The Shimabara Rebellion



 The Shimabara Rebellion Part 2

In Kyushu, Shimabara and Amakusa, the Christian population was particularly large, and the farmers continuously endured extreme pain and suffering under the oppression of the land's rulers. Unable to pay taxes because of severe famine, Christians watched their daughters taken away by the samurai and waited for a miracle that could save them. People lined up to follow Shiro of Amakusa in the belief that he was the one to lead them out of despair.


Stability was enforced with draconian laws and execution, often by crucifixion ( as seen in the tv movie Shogun ). The individual was held responsible for the actions of his family or village, thus a village chief could be executed by proxy  for the actions of a citizen from his village .

In this period of stability the Kabuki drama and Bunraku ( puppet shows ) thrived


The political system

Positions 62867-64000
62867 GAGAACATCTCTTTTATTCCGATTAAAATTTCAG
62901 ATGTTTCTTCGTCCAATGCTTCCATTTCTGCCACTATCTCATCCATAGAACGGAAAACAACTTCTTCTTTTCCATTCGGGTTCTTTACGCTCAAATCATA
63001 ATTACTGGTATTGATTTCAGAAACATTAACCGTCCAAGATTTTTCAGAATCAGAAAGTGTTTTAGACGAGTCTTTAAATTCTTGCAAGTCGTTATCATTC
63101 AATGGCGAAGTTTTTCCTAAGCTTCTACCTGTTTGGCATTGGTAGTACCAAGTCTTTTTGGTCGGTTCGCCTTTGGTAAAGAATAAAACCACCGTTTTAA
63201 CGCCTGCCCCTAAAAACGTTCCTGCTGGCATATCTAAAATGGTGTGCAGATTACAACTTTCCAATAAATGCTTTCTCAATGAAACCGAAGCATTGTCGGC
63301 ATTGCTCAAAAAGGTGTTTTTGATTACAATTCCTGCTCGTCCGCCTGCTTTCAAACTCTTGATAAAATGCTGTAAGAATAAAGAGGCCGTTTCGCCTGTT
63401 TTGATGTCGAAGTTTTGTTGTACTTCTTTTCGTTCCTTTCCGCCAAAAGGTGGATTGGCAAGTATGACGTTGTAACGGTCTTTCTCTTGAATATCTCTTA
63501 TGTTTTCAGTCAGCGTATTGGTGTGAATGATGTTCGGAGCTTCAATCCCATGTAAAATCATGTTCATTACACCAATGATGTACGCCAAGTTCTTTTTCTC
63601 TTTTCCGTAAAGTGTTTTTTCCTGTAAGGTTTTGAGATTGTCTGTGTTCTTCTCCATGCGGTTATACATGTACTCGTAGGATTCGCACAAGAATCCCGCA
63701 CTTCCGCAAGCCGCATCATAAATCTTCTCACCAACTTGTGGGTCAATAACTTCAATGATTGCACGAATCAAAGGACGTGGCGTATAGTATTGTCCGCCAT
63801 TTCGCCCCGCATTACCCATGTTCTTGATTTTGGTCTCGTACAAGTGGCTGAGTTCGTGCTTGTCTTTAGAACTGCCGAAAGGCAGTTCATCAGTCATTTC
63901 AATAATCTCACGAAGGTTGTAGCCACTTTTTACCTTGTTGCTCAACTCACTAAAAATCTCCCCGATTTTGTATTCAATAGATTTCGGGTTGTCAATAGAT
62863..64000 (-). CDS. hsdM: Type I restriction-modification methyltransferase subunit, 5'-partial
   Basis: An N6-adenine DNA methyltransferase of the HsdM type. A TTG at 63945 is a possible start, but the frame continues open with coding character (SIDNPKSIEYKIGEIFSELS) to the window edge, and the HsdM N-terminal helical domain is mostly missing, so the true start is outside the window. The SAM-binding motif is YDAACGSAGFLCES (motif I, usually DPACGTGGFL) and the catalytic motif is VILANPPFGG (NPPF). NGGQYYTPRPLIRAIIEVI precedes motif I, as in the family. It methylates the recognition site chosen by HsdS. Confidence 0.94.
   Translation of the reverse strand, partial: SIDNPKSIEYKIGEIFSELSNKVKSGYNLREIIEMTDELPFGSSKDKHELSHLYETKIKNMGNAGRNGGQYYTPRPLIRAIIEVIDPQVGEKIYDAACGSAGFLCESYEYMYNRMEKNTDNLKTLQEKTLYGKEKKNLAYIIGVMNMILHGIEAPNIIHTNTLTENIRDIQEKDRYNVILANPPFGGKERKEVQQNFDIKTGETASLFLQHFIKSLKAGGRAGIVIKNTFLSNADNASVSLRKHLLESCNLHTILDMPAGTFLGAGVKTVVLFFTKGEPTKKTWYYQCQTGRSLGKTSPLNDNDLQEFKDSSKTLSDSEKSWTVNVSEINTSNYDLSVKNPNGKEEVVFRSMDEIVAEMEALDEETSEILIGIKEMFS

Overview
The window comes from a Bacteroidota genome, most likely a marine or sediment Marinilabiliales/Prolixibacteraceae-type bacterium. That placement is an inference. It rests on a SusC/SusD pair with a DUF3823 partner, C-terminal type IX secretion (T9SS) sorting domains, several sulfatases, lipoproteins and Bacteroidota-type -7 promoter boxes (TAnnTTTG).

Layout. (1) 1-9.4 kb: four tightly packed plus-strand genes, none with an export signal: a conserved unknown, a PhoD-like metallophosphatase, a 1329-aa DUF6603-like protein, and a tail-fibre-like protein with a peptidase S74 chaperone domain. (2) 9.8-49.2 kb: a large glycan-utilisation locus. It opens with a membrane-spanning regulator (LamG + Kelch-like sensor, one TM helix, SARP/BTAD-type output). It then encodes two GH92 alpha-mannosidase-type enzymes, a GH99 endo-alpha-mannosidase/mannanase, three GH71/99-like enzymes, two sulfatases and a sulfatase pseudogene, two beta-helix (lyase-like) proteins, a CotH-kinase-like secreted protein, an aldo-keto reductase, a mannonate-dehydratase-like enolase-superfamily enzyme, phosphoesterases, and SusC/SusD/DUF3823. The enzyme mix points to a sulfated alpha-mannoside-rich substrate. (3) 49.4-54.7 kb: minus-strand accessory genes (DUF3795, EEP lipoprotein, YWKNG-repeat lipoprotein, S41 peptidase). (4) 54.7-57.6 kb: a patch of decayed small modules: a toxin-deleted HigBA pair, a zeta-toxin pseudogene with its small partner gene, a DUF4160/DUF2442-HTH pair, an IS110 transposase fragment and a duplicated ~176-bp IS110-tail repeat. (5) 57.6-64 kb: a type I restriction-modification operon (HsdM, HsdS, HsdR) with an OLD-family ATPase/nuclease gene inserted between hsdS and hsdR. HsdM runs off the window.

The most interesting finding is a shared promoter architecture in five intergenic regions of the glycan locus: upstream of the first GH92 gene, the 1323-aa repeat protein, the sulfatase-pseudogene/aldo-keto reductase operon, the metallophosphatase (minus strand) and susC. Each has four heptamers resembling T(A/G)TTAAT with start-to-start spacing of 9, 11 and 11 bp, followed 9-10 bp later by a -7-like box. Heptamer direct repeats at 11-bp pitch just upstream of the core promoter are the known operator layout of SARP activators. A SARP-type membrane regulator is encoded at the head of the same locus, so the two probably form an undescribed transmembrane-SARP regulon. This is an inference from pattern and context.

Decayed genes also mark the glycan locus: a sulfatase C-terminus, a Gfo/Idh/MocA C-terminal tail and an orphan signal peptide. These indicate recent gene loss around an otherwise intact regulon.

the essential political structure was devised by Ieyusu and his two successors Hidatada ( 1616 - 1623 ) and Iemitsu ( 1623 - 1651 ). The political system evolved into what historians call bakuhan, a combination of the terms bakufu ( the shogunate ) and han ( domains of the daimyo ) to describe the government and society of the period. In the bakuhan, the shogun had national authority and the daimyo had regional authority, a new unity in the feudal structure, which had an increasingly large bureaucracy to administer the mixture of centralized and decentralized authorities. All the daimyo were the shogun's vassals, bound by oath . A daimyo's heir had to sign an oath to the shogun in blood . To see that the daimyo were following the shogunate's orders, inspectors were sent out . the heads of the daimyo were required to travel to Edo every 2 years and their families were kept in Edo as hostages .